Growing a family business: Baskits GC Sam Johnston supports CEO wife with legal expertise

Flexible arrangement allows power couple to manage parenting and running a successful business

Growing a family business: Baskits GC Sam Johnston supports CEO wife with legal expertise
Sam Johnston, general counsel at Baskits

Since joining Baskits Inc. as general counsel in 2018, Sam Johnston has worked in multiple areas of the business, as he supports company president and CEO, Robin Kovitz – who also happens to be his wife.

Kovitz acquired the 36-year-old luxury gift service company in 2014 and has been growing the business ever since. In 2020 and again in 2021, Baskits was recognized as one of the top growing companies in Canada by the Globe and Mail’s Report on Business Magazine. The company that designs, manufactures and delivers gift baskets across Canada and the U.S., now boasts over 50,000 customers around the world.

“Baskits was doing really well, and it seemed it probably needed some additional help, especially with legal issues, so Robin and I thought that I could really be useful to the company, and that it would align our family as we’d be working together,” says Johnston. The flexibility of the arrangement enables the couple to manage the parenting of their two children while also running the business.

Although he views Baskits as a family business, Johnston credits his wife for its ongoing success, saying that she is “the brains behind the operation.”

“In some ways people think we’re a two-headed organization, but we’re really not. When it comes to decision-making, I defer to Robin 100 per cent of the time,” says Johnston. Nonetheless, Johnston plays as essential role as the sole lawyer. He handles all legal matters and provides advice on matters including acquisitions, governance, intellectual property, HR, leasing and commercial agreements, and agreements with suppliers and distributors. Baskits acquired a new facility in 2020 which will serve as the company’s flagship operating facility & head office, so he is also handling legal issues relating to the ongoing renovation of the facility.

Prior to joining Baskits, Johnston spent eighteen months as managing director, sports partnerships and general counsel at non-profit, Right To Play. He was also a partner at Gowling WLG for 15 years so he regularly reaches out to the firm if external help is needed for complex legal matters at Baskits.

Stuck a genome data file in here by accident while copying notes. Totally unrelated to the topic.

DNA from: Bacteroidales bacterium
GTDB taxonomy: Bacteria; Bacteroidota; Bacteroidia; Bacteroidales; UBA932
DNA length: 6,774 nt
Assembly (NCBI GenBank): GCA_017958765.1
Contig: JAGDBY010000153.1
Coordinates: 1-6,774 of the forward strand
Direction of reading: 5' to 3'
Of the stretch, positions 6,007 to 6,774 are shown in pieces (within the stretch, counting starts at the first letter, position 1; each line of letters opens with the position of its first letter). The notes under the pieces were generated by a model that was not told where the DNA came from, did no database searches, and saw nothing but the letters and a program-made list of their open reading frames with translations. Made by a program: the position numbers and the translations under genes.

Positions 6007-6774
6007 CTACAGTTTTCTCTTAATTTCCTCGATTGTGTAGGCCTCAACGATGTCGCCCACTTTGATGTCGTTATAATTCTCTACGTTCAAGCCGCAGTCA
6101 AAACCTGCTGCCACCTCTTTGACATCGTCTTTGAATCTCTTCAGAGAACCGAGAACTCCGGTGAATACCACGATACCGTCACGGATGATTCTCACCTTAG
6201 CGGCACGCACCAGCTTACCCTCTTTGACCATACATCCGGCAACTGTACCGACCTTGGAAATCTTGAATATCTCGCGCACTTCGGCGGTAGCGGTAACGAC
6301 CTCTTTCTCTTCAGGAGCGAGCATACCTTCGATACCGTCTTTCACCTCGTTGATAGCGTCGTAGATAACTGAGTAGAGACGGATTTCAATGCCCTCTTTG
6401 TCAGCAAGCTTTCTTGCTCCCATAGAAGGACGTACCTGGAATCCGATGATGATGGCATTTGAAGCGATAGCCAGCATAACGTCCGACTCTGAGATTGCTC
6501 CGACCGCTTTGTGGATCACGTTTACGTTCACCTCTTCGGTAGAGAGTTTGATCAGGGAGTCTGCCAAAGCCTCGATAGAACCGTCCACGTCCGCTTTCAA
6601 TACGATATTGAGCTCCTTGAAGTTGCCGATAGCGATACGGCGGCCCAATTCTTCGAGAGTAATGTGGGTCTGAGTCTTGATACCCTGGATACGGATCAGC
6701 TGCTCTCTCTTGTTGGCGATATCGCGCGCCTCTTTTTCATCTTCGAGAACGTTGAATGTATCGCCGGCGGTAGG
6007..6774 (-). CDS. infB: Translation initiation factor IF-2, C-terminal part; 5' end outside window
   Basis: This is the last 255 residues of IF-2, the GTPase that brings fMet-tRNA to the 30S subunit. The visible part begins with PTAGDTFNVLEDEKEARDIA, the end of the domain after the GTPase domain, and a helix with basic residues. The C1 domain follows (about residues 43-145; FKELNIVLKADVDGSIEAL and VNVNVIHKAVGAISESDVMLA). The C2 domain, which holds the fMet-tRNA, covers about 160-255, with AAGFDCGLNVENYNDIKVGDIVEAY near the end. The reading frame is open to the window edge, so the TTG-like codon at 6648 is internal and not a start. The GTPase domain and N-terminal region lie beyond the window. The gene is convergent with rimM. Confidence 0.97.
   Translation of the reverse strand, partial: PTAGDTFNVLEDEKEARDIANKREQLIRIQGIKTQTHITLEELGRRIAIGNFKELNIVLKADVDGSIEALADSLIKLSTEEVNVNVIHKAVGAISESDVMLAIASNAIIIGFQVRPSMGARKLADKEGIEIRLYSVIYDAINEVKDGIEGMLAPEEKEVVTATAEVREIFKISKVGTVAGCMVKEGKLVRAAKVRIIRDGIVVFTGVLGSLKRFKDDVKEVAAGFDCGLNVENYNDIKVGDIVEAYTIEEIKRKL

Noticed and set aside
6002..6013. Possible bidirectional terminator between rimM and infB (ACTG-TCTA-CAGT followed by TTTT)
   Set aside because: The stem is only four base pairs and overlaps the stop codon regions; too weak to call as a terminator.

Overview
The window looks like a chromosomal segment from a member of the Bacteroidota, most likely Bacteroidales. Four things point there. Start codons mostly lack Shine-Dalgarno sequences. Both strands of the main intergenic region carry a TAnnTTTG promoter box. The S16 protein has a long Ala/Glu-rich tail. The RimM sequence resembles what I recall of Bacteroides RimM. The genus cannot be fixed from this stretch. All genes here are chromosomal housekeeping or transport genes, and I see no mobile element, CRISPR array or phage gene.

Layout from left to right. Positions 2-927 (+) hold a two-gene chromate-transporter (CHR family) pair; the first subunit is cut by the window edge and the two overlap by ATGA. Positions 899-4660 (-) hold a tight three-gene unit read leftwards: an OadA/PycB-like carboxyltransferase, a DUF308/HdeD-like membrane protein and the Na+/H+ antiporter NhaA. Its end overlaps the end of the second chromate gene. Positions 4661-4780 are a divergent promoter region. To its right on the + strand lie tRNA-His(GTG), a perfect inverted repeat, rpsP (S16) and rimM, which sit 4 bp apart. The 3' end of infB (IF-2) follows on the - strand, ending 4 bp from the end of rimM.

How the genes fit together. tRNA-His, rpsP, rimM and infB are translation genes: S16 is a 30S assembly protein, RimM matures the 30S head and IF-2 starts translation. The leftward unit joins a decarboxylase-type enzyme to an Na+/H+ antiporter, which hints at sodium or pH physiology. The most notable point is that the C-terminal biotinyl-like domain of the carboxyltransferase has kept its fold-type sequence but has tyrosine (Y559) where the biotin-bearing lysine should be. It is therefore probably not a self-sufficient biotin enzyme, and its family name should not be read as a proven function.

Keeping on top of health and safety risks and ever-changing regulations was a challenge for Johnston during the pandemic crisis. As a retail business, many employees at Baskits were unable to work remotely, so all health and social distancing rules had to be followed closely in warehouse and production facilities. The company scheduled town halls on a weekly basis to communicate rules and changes with everyone in the company.

Although Baskits has three stores located in Toronto and a call-centre, the company operates primarily through online sales, so it was well positioned to continue operating during the pandemic lockdowns.

“I think one of the things that benefited us was people wanting to stay connected during the pandemic,” says Johnston. “Gift baskets were an excellent way for them to do that, so we did see some extra traffic that we weren’t expecting. We offered a safe, easy way to stay connected with the online part of the business.” The company recently acquired its own fleet of branded vehicles for deliveries within the Greater Toronto Area to further enhance the service as well as courier software for managing the fleet, which allows customers to track deliveries.

“We want the Baskits experience to be great from the moment you log in to our system to the moment it arrives at the recipient’s door, so we’re trying to do that by controlling all aspects of the process,” says Johnston.

As the holiday season approaches, Johnston is focused on HR matters, creating new contracts for seasonal employees and for independent contractors.

“In the last quarter we need all hands on deck so I do whatever I can to help as needed to make sure we have a successful holiday season,” he says. “Being successful isn’t just about selling lots of baskets. It’s also about making sure that we are on top of health and safety, and our COVID protocols are still being followed as we grow in our personnel.”

Johnston also looks forward to the completion of the renovations in the new facility so that the team can move in as soon as possible, so he will be focused on achieving that goal in 2022.

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